The World Bank explains instruments such as the MPA as: “the Multiphase Programmatic Approach (MPA) allows countries the flexibility to implement an approach to achieve development objectives in stages when: the development challenge is complex; it would take a longer time to achieve the objectives; it would take a longer time to prepare one large project; the solution needs a broader and comprehensive approach; or when a stop-and-go approach is not feasible. Projects under an MPA program may be financed by Investment Project Financing; or Program-for-Results Financing, or their combination.”
IMF grants CCRT & PRGT: “The Catastrophe Containment and Relief Trust (CCRT) allows the IMF to provide grants for debt relief for the poorest and most vulnerable countries hit by catastrophic natural disasters or public health disasters. The relief on debt service payments frees up additional resources to meet exceptional balance of payments needs created by the disaster and for containment and recovery. Established in February 2015 during the Ebola outbreak and modified in March 2020 in response to the COVID-19 pandemic, CCRT grants complement donor financing and IMF concessional lending through the Poverty Reduction and Growth Trust (PRGT).”
A BURDEN SHARING MODEL?
In order to meet the costs of the pandemic response, the emphasis now will be to get more countries to pay for a global solution to the crisis, officials said. The goal is to broaden the number of countries who must pay their share for a global solution.
Ways are being devised to engage with finance ministries in order to refine a burden sharing model that will be a function of a country’s income and its integration into the world economy.
Such a model will mean that richer countries will have to pay a higher proportion of their income. In addition, the model will also take into account to address those who cannot pay.
Contribution = R x GDP
R = f (GDP per Capita , Openness)
[Openness as defined by the IMF].
(See Capital Account Openness Index 2016)
WHO IS FUNDING ACT A?
The founding donors of the ACT A are Canada, France, Germany, Italy, Japan, Norway, Saudi Arabia Spain, United Kingdom. The following countries have been classified as “market shapers” - Brazil, China India, Indonesia, Republic of Korea, Russia, South Africa and USA.
The non-government partners are Bill & Melinda Gates Foundation, Wellcome Trust and World Economic Forum.
Image Credit: ACT-A Prioritized Strategy & Budget for 2021, February 9, 2021
Meeting financial requirements for the ACT A might actively contribute to the further financialization of global health critics fear. In addition, concerns are also being raised on the dilution of the Framework of Engagement with Non-State Actors (FENSA).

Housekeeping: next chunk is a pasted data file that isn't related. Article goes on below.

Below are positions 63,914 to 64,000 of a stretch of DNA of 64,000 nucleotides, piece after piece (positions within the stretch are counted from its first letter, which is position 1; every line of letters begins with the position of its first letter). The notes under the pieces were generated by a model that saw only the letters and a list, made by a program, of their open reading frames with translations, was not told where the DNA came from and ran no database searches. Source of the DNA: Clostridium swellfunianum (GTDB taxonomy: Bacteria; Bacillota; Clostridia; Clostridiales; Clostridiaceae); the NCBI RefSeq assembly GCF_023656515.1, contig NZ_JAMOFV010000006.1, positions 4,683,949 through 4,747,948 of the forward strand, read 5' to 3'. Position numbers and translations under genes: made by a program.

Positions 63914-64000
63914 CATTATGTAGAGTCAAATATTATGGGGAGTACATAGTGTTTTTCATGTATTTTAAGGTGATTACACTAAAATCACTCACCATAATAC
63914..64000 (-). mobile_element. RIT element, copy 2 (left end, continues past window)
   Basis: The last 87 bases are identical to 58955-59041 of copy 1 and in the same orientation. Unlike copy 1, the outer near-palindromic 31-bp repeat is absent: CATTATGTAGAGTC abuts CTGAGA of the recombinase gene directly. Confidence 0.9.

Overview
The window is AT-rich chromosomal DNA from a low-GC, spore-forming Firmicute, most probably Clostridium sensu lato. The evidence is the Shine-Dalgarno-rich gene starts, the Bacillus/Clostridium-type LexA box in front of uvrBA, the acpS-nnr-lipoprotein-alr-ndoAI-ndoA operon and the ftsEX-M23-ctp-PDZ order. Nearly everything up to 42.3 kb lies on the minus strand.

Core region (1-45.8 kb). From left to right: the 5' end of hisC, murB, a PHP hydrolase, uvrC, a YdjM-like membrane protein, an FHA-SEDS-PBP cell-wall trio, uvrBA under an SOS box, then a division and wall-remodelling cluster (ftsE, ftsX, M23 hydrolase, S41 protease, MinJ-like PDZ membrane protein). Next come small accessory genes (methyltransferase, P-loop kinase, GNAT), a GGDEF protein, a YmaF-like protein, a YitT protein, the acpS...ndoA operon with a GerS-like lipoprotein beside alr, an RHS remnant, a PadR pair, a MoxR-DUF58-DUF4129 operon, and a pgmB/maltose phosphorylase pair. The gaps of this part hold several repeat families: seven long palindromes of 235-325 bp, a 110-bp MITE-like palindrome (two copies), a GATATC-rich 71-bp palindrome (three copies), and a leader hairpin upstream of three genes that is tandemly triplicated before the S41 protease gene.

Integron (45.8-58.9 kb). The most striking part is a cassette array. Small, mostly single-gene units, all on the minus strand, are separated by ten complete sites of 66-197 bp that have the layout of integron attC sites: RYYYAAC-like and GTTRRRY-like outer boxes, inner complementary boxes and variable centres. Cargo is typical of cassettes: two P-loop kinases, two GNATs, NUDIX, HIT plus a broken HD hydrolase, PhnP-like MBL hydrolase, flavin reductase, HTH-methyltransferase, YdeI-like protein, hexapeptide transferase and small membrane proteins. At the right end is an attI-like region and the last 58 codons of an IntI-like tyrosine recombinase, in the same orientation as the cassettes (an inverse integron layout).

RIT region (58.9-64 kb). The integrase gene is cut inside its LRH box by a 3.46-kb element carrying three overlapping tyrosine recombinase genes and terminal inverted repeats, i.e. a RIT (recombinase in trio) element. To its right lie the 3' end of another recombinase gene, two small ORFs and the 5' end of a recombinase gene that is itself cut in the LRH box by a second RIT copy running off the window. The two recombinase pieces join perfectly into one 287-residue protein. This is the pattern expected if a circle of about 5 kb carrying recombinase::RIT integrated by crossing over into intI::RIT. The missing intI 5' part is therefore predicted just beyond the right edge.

WHO Special Envoy for the ACT Accelerator Ngozi Okonjo-Iweala delivered the key note address at the meeting (See the Health Policy Watch story on her address) The significance was lost on no one. And not only because she is at the cusp of assuming her role as the Director-General of the WTO. Okonjo-Iweala concluded her term as Chair of the Board at Gavi – The Vaccine Alliance in December 2020. She also bring decades of experience from her stint at the World Bank.
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2. Update: Health & Technology
EU-led Draft Resolution on Strengthening WHO Preparedness and Response to Health Emergencies: Published by Geneva Global Health Hub
WHO member states will have consultations on this draft resolution next week.
Reading through the zero draft, two particular paragraphs on digital technologies in the context of emergencies and preparedness leapt out at us:
PP11 Recognizing the potential of digital technologies to strengthen global health security, implement public health measures, bolster national response efforts resulting from COVID-19, to protect and empower individuals and communities, including by building on decision WHA73(28) (2020) on Digital Health;
OP6.13 Make proposals on the use of digital technologies, by WHO and IHR State Parties and, as appropriate, other stakeholders, to upgrade and modernize communication on health emergency preparedness and response, including for the improved implementation for IHR during health emergencies, through the development of an interoperability framework for secure global digital health information exchange
We are keen to know more on the direction of these proposals.